• Document storage – Vendors will charge you for every scanned invoice, job application, etc. that your firm wants to capture digitally and reference with your transactions. Don’t be surprised if vendors charge a ridiculously high cost for this service. This fee is for document storage and not the fee vendors charge for documents/line items.
  • Application Maintenance Service – the implementer wants to charge an annual fee to maintain the cloud application. This (substantial) cost element occurs when the software is running in an on-premises, hosted, private cloud or other single-tenant deployment. Many multi-tenant solutions do not need this.
  • Managed Services - this is sometimes pitched when the customer might need help documenting and managing service tickets. As before, this might not be needed with multi-tenant solutions as the vendor is only supporting one version of the code in one technical environment.
  • Integration Services – this additional service helps connect new and old applications together. It can also include support to pre-test integrations every time a new release of the application software comes out.
  • Cloud platform management – this service helps the customer adjust their cloud hyperscaler environment to keep costs low and to avoid performance issues. Multi-tenant solutions don’t need this.
  • Database tuning service – For non-multi-tenant deployments, this service optimizes database performance.
  • VM license – you may need to acquire a virtual machine license to operate the new software on a hosted cloud environment. This is not applicable for multi-tenant solutions.

For software buyers, you need to get the vendors (and their implementation partners) to provide a detailed cost schedule. Moreover, this schedule should extend for ten+ years. Pay particular attention to costs that get reset at renewals as substantial price increases can occur then. (Note: if the vendor tries to justify major increases at renewal (i.e., increases that exceed inflation rate) as due to increased functionality now in the product, then remind them that you were willing to subscribe to the less-featured product and may not need these other capabilities.)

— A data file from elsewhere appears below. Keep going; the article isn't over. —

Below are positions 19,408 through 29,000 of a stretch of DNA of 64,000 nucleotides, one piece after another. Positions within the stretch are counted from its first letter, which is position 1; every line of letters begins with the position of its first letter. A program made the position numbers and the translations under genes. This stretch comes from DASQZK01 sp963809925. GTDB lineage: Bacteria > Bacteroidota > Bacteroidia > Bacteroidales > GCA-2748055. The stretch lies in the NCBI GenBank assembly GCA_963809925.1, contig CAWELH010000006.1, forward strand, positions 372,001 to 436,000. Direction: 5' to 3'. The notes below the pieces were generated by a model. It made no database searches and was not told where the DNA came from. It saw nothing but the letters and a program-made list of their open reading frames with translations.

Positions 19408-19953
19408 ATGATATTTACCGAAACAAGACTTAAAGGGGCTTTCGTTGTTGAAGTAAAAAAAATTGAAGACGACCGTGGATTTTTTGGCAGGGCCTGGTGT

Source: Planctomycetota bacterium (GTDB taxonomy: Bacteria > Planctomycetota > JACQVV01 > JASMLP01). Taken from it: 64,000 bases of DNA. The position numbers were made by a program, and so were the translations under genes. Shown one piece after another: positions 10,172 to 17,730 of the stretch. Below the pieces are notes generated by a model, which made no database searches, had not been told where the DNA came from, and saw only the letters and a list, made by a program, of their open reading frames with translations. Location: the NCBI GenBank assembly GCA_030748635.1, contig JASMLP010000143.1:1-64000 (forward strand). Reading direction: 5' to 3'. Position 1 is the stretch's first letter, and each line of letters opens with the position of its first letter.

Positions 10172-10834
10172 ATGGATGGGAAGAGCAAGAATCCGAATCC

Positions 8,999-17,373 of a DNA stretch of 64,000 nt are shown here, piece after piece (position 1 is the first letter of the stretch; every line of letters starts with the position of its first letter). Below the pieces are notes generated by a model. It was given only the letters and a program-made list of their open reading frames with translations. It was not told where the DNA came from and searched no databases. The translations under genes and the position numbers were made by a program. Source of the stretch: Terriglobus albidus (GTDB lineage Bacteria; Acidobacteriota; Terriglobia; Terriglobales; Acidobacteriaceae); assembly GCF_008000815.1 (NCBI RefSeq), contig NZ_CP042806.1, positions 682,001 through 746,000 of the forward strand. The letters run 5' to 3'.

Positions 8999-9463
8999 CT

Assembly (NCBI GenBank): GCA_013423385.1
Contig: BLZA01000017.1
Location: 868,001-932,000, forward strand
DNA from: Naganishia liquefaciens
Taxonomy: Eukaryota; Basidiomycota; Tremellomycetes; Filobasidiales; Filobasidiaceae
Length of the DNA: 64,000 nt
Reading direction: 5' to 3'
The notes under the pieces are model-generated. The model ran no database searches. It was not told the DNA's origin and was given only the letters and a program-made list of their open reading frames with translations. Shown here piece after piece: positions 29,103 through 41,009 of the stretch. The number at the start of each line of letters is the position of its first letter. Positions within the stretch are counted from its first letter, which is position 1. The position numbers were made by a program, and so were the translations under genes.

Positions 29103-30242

The key cost worksheet

What you’ll need to do next is to get a 10-year worksheet completed that includes all one-time and continuing costs. Put your spreadsheet into the RFI/RFP and require the vendors to pre-fill it. The spreadsheet should at least have buckets for the following cost categories:

Annual subscription cost

  • Applications - vendor supplied and third party (if applicable)
  • Tools (e.g., integration tools) (if applicable)

Document costs

  • Cost per document (or line item) X total annual documents (or line items) (if applicable)
  • Cost to store each document, photo, image, etc.

Implementation costs

  • Cost per additional users - full access, read-only access and limited access.
  • Hosting service fees (if applicable)
  • Application Maintenance Service (if applicable)
  • Managed Services (if applicable)
  • Integration Services (if applicable)
  • Cloud platform management (if applicable)
  • Database tuning service (if applicable)
  • VM license (if applicable)
  • Backup/Recovery software (if applicable)
  • Hardware Refreshed every 3 years (if applicable)
  • Annual Maintenance fee for application software (if applicable)
  • Annual Maintenance fee for systems software (if applicable)


Just know that many vendors will not complete this fully and only provide costing for the initial 3- or 5-year term. Kick their response back if they do this and tell them it is non-responsive. You can’t agree to decades-long deal when the other party will only share cost data for a fraction of this time. You might have to pester these vendors many times as they may ‘forget’ to include all costs in their initial pricing.

Also, contrary to the guidance you may have provided the vendors re: user counts, some vendors will lowball user counts or miscategorize the allocation of users so that subscription costs are minimized and the proposal will initially look more competitive.

There’s one additional wrinkle with this. Have the vendors complete the spreadsheet three times. You want to see how costs vary under several scenarios:

  • Expected normal growth – tell the vendor what kind of user growth, revenue growth and document growth you anticipate over the next ten years.
  • Outsized or lumpy growth
  • 30% contraction in business

What these different costing scenarios will point out may include:

  • How costs quickly grow at renewals
  • How the addition of new users is especially costly
  • How the subscription and other costs remain high in spite of having fewer users, annual documents, etc. than in a prior year

My take

Don’t be taken advantage of by an enterprise software vendor. Their contracts, terms and conditions were designed by their firms to maximize their income – not save you money. Two of the more interesting issues today concern the effect of abnormal price escalations at subscription renewals and the sheer number of new cost/expense categories that could materially impact total cost of ownership. Worse, a failure to understand and limit some of these costs could expose your firm to excessive price increases at renewal.